I had the highest SAT score of my graduating high school class. My ex had a lower overall score but his verbal score beat mine by a good bit. We were both well read, articulate people, both white Americans and all that good stuff. We used to routinely argue for four to six hours and we did this "lawyering" crap of "You SAID..." Neither of us was very good at understanding the other person. It took me many years to figure that out. We just did not understand each other. Being articulate and all that did not foster understanding.

During my divorce, most of the men I spent time with were just as intelligent, educated, etc as the ex but they spoke English as a second language (or third, or fourth). When they would go off on me and start accusing me of something ugly, I typically replied with "I have no idea what you are talking about. None. I never said that. I never thought that. I don't know where you are getting that. I think this is a terrible misunderstanding. I am hurting. You are hurting. Can we please not do this?" Those relationships were generally much, much more pleasant than my marriage ever had been.

When I first got online, I used to think that if I just explained and clarified, people would finally understand me and we would hug and dance in the streets and the fighting would stop. I would write long replies to people arguing with me, just trying to be understood. I was often hated on all the more for it. It came across as argumentative, egomaniacal, etc. These days, I often just do not bother to reply. I try to skip the "digging my grave deeper" part of internet life, as much as possible. If they didn't understand me the first time and are mad, the odds are good it won't get better with explanation number two, three, four....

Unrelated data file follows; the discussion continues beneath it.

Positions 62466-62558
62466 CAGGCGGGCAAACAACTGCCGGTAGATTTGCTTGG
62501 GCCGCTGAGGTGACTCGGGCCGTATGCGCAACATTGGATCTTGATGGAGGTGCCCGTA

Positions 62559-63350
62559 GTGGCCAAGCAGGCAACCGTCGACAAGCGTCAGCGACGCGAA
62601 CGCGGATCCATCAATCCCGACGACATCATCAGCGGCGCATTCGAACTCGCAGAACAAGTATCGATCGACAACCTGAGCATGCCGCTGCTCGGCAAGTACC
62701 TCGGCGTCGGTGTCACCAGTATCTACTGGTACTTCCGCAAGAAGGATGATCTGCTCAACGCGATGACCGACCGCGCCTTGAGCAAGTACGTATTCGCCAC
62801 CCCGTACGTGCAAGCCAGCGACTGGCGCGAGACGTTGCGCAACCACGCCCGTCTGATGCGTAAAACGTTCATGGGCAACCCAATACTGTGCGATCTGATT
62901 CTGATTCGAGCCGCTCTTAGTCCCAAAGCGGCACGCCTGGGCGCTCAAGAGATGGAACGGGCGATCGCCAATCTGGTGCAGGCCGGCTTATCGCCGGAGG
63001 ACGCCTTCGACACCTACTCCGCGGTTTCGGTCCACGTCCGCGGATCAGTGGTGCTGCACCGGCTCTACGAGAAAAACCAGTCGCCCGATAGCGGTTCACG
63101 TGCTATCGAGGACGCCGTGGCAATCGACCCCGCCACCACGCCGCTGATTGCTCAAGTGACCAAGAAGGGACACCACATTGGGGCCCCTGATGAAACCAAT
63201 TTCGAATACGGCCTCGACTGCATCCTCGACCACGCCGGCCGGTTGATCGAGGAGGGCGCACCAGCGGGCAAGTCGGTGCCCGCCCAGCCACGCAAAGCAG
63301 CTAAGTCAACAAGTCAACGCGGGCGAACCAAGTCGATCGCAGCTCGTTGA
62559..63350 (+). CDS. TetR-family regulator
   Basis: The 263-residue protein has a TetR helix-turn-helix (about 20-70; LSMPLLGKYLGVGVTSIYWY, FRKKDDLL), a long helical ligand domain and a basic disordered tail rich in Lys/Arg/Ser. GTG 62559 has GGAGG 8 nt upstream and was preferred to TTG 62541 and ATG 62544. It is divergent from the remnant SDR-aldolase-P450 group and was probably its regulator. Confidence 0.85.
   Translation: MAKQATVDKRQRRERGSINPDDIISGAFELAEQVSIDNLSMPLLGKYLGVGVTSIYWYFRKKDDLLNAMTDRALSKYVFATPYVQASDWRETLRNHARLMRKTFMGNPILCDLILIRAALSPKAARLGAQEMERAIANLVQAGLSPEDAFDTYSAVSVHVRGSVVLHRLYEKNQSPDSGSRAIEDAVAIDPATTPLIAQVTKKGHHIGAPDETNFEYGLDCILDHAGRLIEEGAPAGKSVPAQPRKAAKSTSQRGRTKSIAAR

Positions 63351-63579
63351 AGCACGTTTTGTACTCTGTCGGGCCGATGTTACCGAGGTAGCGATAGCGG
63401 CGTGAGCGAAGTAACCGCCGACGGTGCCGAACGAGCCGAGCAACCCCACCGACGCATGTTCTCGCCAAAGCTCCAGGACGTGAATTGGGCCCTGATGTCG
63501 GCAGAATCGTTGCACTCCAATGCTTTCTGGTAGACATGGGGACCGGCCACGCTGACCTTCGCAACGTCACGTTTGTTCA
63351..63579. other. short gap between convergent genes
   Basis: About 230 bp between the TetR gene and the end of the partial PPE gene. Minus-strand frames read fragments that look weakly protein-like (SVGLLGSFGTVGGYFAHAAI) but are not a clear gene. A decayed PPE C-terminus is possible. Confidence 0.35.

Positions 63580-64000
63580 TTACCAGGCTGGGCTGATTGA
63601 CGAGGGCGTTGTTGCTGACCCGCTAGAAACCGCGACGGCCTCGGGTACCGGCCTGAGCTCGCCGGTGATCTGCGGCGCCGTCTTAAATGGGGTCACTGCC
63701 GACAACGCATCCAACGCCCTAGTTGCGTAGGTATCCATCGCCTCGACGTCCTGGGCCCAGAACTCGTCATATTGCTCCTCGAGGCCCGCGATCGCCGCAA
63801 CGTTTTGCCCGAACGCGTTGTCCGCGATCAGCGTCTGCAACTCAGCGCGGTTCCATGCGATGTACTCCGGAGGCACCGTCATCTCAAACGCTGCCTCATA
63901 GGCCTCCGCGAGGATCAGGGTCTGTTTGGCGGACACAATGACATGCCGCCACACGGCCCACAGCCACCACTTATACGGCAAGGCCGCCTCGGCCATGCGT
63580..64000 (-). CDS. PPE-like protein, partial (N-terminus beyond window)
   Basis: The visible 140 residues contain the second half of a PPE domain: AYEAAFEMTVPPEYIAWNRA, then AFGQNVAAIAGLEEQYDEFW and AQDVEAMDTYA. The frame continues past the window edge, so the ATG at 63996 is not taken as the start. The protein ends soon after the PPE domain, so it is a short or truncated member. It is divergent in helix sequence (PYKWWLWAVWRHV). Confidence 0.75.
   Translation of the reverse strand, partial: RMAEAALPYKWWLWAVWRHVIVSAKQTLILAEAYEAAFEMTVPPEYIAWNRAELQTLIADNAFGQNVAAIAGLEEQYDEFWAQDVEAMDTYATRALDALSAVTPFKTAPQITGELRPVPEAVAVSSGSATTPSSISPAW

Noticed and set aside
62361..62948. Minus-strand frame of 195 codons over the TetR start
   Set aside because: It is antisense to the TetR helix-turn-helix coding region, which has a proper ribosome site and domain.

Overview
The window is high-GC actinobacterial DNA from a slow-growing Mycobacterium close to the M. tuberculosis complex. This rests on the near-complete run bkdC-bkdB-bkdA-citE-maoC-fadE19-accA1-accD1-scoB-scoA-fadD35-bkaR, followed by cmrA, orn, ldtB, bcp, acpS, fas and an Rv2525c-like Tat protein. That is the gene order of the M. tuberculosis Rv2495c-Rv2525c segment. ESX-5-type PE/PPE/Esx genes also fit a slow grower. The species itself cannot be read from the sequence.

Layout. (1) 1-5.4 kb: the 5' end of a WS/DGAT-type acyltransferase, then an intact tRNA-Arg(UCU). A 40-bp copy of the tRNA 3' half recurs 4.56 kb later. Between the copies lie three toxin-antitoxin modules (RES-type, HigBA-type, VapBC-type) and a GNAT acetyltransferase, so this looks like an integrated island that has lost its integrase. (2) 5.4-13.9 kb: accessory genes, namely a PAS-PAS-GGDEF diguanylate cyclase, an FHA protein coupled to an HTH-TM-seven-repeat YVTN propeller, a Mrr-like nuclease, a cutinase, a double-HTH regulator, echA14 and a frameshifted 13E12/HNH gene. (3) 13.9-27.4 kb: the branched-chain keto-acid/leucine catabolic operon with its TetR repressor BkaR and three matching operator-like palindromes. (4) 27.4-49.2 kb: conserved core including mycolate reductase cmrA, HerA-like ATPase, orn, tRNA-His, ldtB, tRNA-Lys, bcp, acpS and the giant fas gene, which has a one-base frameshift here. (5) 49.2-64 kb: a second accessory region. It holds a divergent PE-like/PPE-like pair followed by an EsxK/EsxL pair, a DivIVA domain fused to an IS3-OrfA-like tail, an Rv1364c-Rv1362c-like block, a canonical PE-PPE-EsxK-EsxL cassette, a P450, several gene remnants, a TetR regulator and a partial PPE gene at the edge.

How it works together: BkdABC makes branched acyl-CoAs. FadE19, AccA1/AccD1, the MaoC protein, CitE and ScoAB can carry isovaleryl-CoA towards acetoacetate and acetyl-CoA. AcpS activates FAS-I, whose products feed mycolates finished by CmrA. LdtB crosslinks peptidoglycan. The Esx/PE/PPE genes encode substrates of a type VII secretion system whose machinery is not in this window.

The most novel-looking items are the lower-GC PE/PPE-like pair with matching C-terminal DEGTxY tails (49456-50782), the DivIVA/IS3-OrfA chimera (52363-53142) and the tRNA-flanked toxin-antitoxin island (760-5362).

So I will suggest that if you are quoting a whole lot and at great length, maybe there is a bigger communication problem than the words per se. Like in my marriage. At least some of the time.

Offered as food for thought.
posted by Michele in California at 1:56 PM on May 4, 2014 [8 favorites]


All of my devices allow me to pinch and zoom the text in Metafilter so the small tag is a non-issue for me. I will often zoom in to read regular sized text when my eyes are tired or the cat is sitting on my reading glasses. my cat loves to sit on my reading glasses and/or TV remotes
posted by birdherder at 2:10 PM on May 4, 2014